I like wood because you can easily and neatly adhere both flat and unusually shaped objects to it with glue, a few nails, or even bits of wire.




Materials


  • Wood: paint stirrers, meter sticks, wood rulers, or other small flat pieces
  • Rags
  • Pencil
  • Ruler
  • Cutting tool (craft knife, Dremel® tool, or saw, etc.)
  • Sandpaper
  • Acrylic paint
  • Paintbrush
  • Acrylic medium
  • Papers and/or photos for collage, a variety
  • Embellishments: charms, beads, sequins, buttons, etc.
  • Hammer
  • Nails, 1"
  • Wire


Directions


Check out these top picks for collage inspiration and overcoming creative block with art prompts!
Plus get 10% off* your favorites with coupon code SAVELP

Collage Techniques Video: Collage Fast and Furious Video


If you loved the tips above from Julie Fei-Fan Balzer, you'll love this workshop video. Her quick and reliable methods are sure to inspire your collage art. Order the DVD or download the video instantly (also an HD download).
Learn More . . .

Creative Collage Ideas: Add To, Undo and Redo Video


If you've ever thought stress-free art was impossible, you're going to love this video. Learn to create backgrounds, collage elements and finished pages with ease. Order the DVD or download the video workshop instantly.
Learn More . . .

How to Make a Collage in Layers: Mixed-Media Collage Working in Layers Video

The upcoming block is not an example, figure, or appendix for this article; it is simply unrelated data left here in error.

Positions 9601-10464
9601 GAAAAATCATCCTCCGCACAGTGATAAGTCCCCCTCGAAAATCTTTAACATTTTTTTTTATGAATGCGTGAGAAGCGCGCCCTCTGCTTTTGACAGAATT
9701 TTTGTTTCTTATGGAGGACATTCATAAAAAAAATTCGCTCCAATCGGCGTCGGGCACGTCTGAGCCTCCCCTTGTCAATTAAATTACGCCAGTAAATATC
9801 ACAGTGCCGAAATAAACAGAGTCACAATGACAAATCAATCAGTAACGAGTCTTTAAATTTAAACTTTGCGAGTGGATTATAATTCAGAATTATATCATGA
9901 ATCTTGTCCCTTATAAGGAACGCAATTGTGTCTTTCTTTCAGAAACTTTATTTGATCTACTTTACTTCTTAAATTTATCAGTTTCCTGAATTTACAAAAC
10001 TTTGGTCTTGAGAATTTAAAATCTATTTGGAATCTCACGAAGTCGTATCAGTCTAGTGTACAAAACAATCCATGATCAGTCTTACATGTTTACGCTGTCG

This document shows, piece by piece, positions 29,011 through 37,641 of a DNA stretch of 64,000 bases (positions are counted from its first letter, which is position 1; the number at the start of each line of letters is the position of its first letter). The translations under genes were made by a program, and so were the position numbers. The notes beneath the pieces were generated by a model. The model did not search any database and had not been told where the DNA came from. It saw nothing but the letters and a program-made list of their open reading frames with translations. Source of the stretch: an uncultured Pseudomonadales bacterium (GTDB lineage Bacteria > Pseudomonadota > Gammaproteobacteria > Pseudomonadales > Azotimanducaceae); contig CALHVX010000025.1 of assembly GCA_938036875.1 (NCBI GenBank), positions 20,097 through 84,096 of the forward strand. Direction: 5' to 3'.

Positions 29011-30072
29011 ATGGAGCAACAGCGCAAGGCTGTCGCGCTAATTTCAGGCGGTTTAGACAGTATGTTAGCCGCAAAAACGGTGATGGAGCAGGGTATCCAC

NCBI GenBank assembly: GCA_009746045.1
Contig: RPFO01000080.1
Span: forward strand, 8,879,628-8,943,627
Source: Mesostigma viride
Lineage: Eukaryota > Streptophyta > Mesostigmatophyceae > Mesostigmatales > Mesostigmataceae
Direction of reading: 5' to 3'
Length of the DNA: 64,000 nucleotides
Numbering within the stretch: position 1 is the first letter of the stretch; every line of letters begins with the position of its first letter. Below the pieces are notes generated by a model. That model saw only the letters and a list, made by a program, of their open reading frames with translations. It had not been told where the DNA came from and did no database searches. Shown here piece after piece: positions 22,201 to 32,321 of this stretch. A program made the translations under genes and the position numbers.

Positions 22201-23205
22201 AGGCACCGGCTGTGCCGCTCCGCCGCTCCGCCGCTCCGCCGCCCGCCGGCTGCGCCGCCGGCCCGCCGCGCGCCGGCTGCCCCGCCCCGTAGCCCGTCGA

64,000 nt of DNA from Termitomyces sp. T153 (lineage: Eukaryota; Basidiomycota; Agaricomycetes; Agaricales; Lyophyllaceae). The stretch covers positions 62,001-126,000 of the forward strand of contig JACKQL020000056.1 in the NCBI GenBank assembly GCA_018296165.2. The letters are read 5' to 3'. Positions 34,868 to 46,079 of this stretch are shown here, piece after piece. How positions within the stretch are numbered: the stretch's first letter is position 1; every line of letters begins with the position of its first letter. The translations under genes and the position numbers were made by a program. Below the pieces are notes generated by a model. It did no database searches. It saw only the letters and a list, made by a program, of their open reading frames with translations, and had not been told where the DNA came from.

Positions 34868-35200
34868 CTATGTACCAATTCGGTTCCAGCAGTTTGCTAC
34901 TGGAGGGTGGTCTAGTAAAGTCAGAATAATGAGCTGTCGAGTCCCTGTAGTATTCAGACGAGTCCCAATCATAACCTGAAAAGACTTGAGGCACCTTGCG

Learn how to make a collage step by step starting with quick and easy backgrounds, then building up your collage before adding finishing touches. Grab this essential video on DVD or download instantly.
Learn More . . .

Mixed-Media Collage Techniques: Collage in Color 2 eMag


Collage in Color is back with volume II, providing even more tips for how to make a collage with color and texture. With tutorials on using gesso, ink, stencils, and paint, plus videos and more, you're sure to love vol. 2!
Learn More . . .

*One use per customer, final discounts will be displayed within the cart for qualifying items. Discount not valid on pre-orders, value packs, subscriptions, and 3rd party products. Other exclusions may apply.

1. Wipe the wood pieces with an old rag to remove any debris, and then measure and mark the wood to the size(s) you like. I like to vary the sizes slightly so I don't necessarily make them all the same. Generally I make my blocks about 2½".

2. Cut your pieces to size, and then sand the edges to remove any rough spots.

3. Paint the edges of the wooden pieces first, and then paint the rest of the piece. I like to use acrylic or latex paint because it seals the wood. Allow the paint to dry.

4. Once the paint is dry, start collaging. Add your paper bits and any other two-dimensional elements with acrylic medium.

5. Use the nails to add any 3-D embellishments. Think beads, sequins, jewelry bits, buttons— anything that has a hole in it will work well. Use nails alone as design elements, too.

Tip: In creating these small collages, I like to use items that are related in some way: by color, theme (hearts, birds, etc.), or maybe objects that were all collected from the same place. This helps keep the inspiration flowing and gives the piece direction.

Intarsia Knitting Video: Inside Intarsia with Anne Berk Learn More . . .